As the D-word continues to prey on Greece, the implications of a default for Greek society and the wider European community are increasingly the focus of economic analysts.
“The situation is particularly difficult,” he said. “The possible exit of Greece from the monetary union and maybe the European Union has not been explored before.
“A default would be a massive loss not only for Greece, its economy and its citizens, but also for creditors from other European countries.
“It would be massively costly on Greece as an economy, as a society. In terms of European partners there would be large losses because most of the Greek debt is held by European partners. And then, of course, there is the unknown, a possible contagion effect.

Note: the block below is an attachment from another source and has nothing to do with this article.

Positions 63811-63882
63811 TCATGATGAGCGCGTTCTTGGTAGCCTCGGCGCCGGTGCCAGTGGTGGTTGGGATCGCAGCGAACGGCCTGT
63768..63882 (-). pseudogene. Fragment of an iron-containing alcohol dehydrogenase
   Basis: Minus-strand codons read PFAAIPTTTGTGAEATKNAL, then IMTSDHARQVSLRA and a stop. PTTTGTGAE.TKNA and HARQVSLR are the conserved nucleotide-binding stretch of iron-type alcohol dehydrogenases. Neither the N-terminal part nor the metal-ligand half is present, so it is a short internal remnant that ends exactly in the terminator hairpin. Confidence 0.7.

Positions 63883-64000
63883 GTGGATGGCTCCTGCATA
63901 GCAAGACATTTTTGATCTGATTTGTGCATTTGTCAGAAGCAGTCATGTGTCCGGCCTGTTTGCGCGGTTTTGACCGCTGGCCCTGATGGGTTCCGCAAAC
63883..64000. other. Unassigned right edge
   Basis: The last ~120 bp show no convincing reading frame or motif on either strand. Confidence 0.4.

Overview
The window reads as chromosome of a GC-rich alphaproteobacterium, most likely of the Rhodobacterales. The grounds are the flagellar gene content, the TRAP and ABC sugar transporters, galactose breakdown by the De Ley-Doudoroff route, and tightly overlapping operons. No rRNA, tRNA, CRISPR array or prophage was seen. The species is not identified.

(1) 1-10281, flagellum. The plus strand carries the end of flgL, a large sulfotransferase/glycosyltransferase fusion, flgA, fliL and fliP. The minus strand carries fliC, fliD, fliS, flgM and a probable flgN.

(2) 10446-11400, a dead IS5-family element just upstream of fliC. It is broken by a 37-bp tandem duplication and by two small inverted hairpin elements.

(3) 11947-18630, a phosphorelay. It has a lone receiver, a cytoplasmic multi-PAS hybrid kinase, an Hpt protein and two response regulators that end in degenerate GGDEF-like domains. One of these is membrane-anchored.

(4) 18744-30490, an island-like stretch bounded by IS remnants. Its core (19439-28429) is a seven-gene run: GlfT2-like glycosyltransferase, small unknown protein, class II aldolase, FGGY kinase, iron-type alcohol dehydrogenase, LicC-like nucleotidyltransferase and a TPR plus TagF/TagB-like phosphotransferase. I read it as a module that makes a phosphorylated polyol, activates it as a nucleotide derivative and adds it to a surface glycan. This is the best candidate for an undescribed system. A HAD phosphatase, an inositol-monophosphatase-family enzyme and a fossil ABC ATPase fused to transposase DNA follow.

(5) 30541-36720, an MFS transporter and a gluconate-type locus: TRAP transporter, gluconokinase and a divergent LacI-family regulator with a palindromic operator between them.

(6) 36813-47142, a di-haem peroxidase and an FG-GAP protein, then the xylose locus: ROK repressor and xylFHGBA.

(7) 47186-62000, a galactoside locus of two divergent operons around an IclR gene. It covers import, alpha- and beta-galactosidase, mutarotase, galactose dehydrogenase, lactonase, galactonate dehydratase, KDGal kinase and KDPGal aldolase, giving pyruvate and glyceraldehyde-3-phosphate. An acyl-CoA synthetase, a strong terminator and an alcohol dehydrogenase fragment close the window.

“The situation in Europe is possibly better today than a year ago but we still have many economies, including Italy, that are quite fragile. So the default and subsequent exit of Greece might trigger some contagion effect. As I said before, it’s a time of uncertainty and we are flying blind.
“Greece is in this situation because of policy mistakes that have been made primarily by Greek governments in the past. Blaming the European Union and International Monetary Fund is not helping the situation because this is creating some sort of panic within the country and this could further destabilise the financial system.”